Google's Universal Search Format Impacts SEO
Google's new universal search format may force you to change your business' Web presence and marketing strategies.
The format blends traditional Web results with news, maps, blogs, books, video, and other forms of content onto the main page, and could affect your business' rankings. Google's share of the search engine market was 51 percent in May, according to ComScore Networks, and many small and mid-size businesses depend on the search engine giant to drive customers to their sites.
Search-engine marketing experts say Google's changes will gradually compel businesses to diversify and freshen their online content, and to think about search-engine marketing in a slightly new light. The changes won't be too difficult, experts say, and could help small and mid-size businesses increase their Web presence.
Small and mid-size businesses "have the advantage of being potentially more nimble and open to emerging technologies and media outlets over bigger corporations," says Web and search-engine expert Richard Walters of Mindspace, an advertising and public-relations agency in Tempe, Ariz.
Reassessing how your website is found
Google's changes won't wipe your business off the main page right away -- if ever -- search-engine marketing experts agree. But it may force small and mid-size businesses to become more sophisticated about search-engine optimization strategies, which can help your pages jump in the rankings but were generally a weak point for smaller businesses even before Google's changes.
"Maybe they're getting their feet wet, but they haven't dove completely into it," says David Wallace, co-founder and CEO of SearchRank, a Phoenix-based search-engine marketing firm. "I would definitely say that there is probably a lot of room for growth there."
One basic search-engine optimization strategy is to include relevant, high-ranking keywords for your business in the webpage title and content. Search engines crawl and often pick up on pages with those keywords. The method will still apply to webpages, but other content such as images and video should also be identified with relevant keywords, according to experts.
While most people didn't know it, Google includes 14 separate search databases that enables individuals to search for specific content in images, books and other databases. The universal search format crawls for terms across Google's various databases, rather than just webpages so it's important for businesses to have several different forms of content such as blogs and video that can show up in search results.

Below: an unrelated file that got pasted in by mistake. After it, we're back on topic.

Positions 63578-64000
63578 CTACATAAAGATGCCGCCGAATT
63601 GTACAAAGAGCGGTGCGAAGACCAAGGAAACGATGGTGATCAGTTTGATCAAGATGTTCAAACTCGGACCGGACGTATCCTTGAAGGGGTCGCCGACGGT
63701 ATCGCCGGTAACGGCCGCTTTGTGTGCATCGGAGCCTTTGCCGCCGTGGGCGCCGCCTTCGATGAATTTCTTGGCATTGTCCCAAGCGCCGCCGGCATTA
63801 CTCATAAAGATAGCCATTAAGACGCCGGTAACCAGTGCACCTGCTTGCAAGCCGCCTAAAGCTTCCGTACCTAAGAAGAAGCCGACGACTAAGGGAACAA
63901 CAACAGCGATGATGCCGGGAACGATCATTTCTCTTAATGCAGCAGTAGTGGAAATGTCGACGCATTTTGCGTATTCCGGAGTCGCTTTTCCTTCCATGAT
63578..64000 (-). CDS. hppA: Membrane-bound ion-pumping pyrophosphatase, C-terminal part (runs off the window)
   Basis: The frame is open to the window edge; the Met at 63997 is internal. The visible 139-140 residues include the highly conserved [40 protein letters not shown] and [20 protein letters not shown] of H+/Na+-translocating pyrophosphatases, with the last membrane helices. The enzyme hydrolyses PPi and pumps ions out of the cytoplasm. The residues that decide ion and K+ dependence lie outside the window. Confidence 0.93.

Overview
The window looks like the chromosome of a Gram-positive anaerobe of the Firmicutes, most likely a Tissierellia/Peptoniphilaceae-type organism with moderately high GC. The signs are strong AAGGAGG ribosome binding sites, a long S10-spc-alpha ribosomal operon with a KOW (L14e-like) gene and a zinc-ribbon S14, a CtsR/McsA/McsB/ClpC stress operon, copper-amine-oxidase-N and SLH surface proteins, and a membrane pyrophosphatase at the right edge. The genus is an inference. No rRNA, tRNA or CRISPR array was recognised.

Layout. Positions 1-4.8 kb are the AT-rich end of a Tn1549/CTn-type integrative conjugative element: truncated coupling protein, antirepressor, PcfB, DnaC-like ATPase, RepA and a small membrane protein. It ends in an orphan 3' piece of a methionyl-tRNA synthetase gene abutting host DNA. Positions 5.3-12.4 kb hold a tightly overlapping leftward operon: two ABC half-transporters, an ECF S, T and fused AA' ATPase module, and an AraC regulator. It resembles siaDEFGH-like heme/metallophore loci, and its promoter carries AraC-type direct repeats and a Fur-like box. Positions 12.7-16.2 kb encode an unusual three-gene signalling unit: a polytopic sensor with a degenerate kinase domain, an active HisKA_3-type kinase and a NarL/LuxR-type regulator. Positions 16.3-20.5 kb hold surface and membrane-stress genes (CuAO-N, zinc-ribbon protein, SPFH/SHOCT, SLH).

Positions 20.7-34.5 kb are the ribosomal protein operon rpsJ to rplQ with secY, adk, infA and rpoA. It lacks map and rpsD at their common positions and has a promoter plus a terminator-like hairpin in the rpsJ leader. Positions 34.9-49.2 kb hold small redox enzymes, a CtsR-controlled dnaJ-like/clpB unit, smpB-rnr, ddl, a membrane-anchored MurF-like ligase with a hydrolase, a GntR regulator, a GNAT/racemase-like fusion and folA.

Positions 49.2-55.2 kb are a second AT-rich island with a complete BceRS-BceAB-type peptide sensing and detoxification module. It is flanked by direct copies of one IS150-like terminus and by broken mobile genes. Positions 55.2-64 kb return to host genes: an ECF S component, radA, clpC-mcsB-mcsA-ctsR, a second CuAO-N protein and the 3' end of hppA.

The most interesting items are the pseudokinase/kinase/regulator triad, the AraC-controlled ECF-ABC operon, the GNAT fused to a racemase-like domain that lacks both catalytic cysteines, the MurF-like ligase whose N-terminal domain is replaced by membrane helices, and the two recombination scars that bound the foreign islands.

"It's my belief that if anyone has any size of business … they should have a blog and it should be updated," Wallace says.
Developing multimedia and fresh content
Businesses should begin developing multimedia and fresh content, experts advise, such as putting online videos that can pick up hits on YouTube. YouTube and Google Maps had higher traffic shortly after Google launched its new format, according to research by Bill Tancer, general manager of global research at Hitwise, a search engine intelligence and marketing firm based in New York.
Brick-and-mortar stores in particular need to be listed on Google Maps through Google's local business center, experts say. They should also consider issuing company news releases or ramp up their publicity to get news-related hits.
Search Engine Guide Editor Jennifer Laycock says that many companies are highly dependent on Google, but it shouldn't be the only search engine that businesses target.
She says Google's new universal search format gives companies the opportunities to create content for specialized searches, or "vertical searches" as they are called in the search-engine industry. Laycock says that if you upload a video, for example, you may end up having two hits within YouTube as well as one video hit on Google's main page. In Google's old search format, your video would not have made it to the main page.
"If small businesses figure out how to play those verticals, they're actually in a better position than they are now," she says.